The basic question we wish to answer about a series is whether or not the series converges. If a series has both positive and negative terms, we can refine this question and ask whether or not the series converges when all terms are replaced by their absolute values. This is the distinction between absolute and conditional convergence, which we explore in this section.

*divergent*series.

This example shows that it is interesting to consider the role that negative terms play in the convergence of a series.

- A series
**converges absolutely**if converges. - A series
**converges conditionally**if converges but diverges.

We then refine the basic question about a series (“does the series converge or diverge?”) to the following, more subtle, question: “does the series converge absolutely, converge conditionally, or diverge?”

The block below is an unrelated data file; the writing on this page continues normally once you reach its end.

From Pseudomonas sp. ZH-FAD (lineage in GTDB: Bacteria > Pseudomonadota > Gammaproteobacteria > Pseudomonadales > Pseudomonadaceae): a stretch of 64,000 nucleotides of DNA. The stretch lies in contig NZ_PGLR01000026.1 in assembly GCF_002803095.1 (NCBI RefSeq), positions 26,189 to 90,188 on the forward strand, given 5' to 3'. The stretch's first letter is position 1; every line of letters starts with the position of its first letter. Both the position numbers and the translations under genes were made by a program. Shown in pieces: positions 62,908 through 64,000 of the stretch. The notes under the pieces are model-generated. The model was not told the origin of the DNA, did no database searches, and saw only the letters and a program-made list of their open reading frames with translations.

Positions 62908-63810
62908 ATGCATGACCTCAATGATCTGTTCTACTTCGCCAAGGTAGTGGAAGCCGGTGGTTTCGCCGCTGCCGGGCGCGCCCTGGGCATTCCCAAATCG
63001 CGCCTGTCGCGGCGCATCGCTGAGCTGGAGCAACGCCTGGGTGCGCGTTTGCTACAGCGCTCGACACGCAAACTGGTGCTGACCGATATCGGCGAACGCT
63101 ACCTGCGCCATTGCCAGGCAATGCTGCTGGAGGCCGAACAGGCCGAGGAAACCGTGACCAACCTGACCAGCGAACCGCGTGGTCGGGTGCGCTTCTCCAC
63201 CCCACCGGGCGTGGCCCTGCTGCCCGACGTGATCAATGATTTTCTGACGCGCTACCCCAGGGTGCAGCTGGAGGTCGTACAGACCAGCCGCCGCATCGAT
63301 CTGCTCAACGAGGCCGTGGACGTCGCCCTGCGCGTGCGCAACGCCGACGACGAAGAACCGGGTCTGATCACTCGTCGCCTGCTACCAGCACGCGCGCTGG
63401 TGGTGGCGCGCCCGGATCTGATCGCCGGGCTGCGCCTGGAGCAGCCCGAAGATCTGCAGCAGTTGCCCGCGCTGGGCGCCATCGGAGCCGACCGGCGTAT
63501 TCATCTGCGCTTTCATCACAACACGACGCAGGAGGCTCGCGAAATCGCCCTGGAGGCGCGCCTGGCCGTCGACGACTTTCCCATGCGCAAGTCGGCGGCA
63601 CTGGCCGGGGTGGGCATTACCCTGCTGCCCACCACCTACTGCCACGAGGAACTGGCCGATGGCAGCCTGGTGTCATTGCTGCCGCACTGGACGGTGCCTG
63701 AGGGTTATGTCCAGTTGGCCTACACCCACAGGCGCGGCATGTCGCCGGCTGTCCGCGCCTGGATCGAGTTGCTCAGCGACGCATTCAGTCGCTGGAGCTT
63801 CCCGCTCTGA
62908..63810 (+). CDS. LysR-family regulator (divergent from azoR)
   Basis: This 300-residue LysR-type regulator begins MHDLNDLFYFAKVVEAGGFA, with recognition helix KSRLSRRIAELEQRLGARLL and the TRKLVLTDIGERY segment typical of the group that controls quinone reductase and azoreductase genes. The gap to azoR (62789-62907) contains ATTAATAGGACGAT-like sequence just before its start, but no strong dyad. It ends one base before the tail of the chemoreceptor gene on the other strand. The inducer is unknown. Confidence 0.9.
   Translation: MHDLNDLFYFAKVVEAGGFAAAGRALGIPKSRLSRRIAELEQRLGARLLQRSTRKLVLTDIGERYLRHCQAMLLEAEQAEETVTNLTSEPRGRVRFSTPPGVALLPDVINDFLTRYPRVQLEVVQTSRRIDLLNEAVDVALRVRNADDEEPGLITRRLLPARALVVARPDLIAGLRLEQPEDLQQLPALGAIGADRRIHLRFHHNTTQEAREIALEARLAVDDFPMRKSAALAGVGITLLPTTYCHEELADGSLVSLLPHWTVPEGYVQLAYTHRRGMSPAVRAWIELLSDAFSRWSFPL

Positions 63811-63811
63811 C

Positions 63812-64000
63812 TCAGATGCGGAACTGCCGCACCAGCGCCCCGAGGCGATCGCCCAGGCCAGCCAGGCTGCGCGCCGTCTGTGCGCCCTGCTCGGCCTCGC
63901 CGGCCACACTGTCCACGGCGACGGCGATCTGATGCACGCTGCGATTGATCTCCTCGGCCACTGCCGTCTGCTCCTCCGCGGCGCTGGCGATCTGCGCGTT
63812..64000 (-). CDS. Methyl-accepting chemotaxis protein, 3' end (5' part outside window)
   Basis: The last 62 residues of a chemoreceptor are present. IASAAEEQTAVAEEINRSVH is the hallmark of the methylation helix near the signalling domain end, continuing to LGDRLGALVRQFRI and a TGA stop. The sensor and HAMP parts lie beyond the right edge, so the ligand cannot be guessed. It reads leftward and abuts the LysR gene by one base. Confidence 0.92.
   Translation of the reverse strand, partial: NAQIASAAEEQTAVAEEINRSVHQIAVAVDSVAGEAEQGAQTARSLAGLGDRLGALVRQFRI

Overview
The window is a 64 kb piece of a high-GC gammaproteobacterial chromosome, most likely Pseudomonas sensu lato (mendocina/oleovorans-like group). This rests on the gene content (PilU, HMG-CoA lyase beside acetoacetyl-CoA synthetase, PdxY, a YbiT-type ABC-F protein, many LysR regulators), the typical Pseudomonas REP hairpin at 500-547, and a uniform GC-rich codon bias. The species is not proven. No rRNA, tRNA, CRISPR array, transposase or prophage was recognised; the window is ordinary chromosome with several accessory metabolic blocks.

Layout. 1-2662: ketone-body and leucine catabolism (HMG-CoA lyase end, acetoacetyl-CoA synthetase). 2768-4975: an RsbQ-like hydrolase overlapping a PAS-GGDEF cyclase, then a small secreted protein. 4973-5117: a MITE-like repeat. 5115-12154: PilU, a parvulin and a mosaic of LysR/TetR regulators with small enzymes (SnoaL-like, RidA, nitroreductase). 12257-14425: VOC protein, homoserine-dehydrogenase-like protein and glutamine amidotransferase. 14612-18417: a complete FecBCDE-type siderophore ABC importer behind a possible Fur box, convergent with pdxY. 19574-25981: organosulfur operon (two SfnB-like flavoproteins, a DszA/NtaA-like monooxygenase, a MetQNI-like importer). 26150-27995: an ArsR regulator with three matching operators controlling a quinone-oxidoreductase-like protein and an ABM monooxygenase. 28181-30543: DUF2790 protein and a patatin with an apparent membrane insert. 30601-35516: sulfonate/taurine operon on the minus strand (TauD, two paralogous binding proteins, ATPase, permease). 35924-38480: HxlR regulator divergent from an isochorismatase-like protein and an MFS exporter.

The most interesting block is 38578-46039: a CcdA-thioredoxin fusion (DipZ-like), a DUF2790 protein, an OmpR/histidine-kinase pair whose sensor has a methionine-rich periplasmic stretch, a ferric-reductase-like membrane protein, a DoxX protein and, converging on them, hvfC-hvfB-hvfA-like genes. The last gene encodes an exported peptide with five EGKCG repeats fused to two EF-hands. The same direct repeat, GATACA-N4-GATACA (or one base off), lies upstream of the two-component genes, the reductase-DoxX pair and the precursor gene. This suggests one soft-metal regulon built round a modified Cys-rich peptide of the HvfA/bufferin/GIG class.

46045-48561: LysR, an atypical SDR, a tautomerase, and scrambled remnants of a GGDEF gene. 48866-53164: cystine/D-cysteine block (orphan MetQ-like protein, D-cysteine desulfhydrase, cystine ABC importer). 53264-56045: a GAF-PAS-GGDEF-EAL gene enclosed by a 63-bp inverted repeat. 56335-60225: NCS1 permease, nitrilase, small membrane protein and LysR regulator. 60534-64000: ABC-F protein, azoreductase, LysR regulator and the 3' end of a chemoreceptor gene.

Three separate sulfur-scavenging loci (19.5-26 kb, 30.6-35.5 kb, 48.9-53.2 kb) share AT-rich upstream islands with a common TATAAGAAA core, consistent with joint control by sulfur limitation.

By definition, a series converges conditionally when converges but diverges. Conversely, one could ask whether it is possible for to converge while diverges. The following theorem shows that this is not possible.

Said differently, if a series converges, then the series must also converge. It is not hard to see why this is true. The terms of any sequence (possibly containing negative terms) satisfy the inequalities If we assume that converges, then must also converge by the Comparison Test. But then the series converges as well, as it is the difference of a pair of convergent series:

The series contains both positive and negative terms, but it is not alternating. This makes it difficult to apply our standard tests to determine whether the series converges directly. On the other hand, consider the series By design, all of its terms are nonnegative. Moreover, since , we have the comparison It follows by the Comparison Test that converges. We conclude that converges absolutely, and the Absolute Convergence Theorem implies that it must therefore converge.